• Process dental radiographs. Although dental nurse cannot take radiographs themselves (unless adequately trained and qualified) they process radiographs, and the procedure is technique sensitive. Some dental nurses might be skilled in both film and digital radiography.
  • Help during medical emergencies. Dental nurses are also trained in managing medical emergencies which maximises the people that can offer help in such circumstances.
  • Give appropriate patient advice. Whenever this is needed, the dental nurse can give basic oral hygiene advice including information of brushing, interdental cleaning or increase awareness of oral cancer for example.

There is a tremendous amount that dental nurses do and now we will discuss how these actions benefit the clinician, the patient and the overall dental practice.

The Benefits of Skilled Dental Nurses

Smooth running of dental procedures

An old saying says that ‘preparation is key’ to a successful outcome and a large part of this is ensured by dental nurses. By ensuring that all the needed equipment is available, the clinician can focus solely on the procedure without the worry about the logistics of the procedure. Imagine trying to perform oral surgery or a root canal treatment without a dental nurse. That sounds like an absolute nightmare. Practically impossible! It would take a very long time to set up and undertake the procedure, but it can also be dangerous for the patient due to the inappropriate retraction and sharp instrument used as well as increase chance of cross infection.

Some materials are time sensitive, and teamwork is essential to avoid quick setting or poorer treatment outcomes. Other checks like ensuring that lab work required for the day is available ensures a smooth running of the day and avoids delays for the patient.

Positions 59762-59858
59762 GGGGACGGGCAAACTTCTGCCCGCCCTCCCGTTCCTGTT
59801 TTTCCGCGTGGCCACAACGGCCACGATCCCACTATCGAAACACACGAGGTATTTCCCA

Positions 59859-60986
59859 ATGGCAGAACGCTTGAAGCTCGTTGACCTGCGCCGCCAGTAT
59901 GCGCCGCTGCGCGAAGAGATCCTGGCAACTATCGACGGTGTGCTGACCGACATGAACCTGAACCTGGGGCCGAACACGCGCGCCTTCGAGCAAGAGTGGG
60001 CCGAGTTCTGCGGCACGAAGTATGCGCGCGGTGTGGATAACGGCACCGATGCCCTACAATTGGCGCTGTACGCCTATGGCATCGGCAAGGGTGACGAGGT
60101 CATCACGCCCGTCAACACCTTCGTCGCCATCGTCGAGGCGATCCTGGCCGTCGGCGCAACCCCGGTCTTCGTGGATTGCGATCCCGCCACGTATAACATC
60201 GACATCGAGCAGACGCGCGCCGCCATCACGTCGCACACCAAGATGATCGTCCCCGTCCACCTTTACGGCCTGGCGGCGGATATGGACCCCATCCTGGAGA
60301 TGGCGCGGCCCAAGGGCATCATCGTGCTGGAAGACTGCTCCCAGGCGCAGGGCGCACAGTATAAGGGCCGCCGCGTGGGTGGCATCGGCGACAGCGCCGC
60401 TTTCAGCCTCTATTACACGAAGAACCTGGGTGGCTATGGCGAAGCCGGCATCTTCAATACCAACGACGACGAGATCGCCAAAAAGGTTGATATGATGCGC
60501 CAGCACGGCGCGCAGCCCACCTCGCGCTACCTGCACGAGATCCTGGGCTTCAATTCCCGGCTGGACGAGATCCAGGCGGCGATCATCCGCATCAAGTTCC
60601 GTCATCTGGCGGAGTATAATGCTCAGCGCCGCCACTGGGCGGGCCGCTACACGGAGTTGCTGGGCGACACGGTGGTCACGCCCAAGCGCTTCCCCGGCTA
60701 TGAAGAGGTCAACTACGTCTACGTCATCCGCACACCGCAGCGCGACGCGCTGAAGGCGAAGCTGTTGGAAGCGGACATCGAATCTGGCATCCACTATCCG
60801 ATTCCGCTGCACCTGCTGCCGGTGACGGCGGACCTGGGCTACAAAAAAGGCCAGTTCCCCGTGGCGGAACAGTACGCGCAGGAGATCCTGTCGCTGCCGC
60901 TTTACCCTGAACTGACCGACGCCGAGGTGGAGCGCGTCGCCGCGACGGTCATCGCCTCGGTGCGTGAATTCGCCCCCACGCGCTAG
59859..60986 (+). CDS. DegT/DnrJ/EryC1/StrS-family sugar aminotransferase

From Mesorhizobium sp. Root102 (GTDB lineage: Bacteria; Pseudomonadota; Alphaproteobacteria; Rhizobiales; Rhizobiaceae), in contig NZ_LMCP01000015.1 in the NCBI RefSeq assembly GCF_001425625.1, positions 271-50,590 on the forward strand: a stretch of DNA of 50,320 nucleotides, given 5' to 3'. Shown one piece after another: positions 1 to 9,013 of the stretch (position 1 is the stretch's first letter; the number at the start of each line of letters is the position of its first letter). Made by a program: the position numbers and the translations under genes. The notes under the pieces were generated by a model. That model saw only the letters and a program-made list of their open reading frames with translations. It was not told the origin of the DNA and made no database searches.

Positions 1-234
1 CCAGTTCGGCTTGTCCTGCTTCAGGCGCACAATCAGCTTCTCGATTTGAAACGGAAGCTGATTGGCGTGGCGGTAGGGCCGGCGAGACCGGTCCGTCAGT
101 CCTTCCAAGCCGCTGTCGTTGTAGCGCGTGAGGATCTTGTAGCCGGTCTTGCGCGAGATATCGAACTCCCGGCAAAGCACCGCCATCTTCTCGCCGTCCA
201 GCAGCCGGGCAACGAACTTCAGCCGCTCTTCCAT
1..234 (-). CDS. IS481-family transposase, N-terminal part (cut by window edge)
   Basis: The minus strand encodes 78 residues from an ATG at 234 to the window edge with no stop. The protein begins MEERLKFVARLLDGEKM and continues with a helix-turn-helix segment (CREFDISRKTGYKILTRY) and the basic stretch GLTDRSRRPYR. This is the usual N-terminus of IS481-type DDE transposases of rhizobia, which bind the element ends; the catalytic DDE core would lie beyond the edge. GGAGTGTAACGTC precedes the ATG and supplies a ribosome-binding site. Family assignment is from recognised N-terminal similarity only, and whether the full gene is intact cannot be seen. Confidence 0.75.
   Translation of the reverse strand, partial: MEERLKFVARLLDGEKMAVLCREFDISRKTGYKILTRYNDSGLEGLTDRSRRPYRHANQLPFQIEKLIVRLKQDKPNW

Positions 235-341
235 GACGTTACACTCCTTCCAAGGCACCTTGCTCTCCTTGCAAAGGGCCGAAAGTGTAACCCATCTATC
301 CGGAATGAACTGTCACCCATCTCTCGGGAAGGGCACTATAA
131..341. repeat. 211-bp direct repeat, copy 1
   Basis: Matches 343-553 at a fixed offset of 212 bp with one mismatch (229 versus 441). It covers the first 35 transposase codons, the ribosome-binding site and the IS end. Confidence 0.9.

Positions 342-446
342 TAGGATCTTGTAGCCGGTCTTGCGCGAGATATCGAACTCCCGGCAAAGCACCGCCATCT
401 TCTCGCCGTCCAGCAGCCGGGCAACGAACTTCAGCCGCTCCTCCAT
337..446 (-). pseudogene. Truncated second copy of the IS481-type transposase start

Reduced stress on the clinician

The day list in a dental practice can change throughout the day due to additional emergency or cancelled appointments. This can be stressful as it requires organisation of equipment, adaptability, communication and coordination amongst all team members. Dental nurses help by taking the pressure away by ensuring the dental surgery is ready to see the next patient regardless of the procedure, whilst the clinician attends to notes and prepares ahead of seeing the patient. By working with a dental nurse there is less increased strain on the back as they facilitate provision of instruments without having to constantly change position to pick up instruments. The dentist is able to manage the task at hand and focus on delivering a high standard of care for the patient. Ultimately, by creating a calm yet efficient environment the dental nurses can grow their knowledge and skills.

Increased patient’s comfort

Having the help from the dental nurse will most importantly benefit the patient. When the clinician and the dental nurse work well together the treatment time is reduced and there is greater comfort for the patient. This can help patients that cannot keep their jaw open for too long or have a strong gagging reflex. Some patients may feel anxious about seeing the dentist and the presence of the dental nurse helps lower their anxiety. A good experience at the dentist is vital for ensuring that patients feel happy to come back to us and that we can help them maintain their oral health and their smiles for life.

In summary, the dental nurse is a pivotal component of the dental team and without their presence dental care would be greatly impacted. There is great benefit to be gained for the clinician, other members of the team, as well as the patient.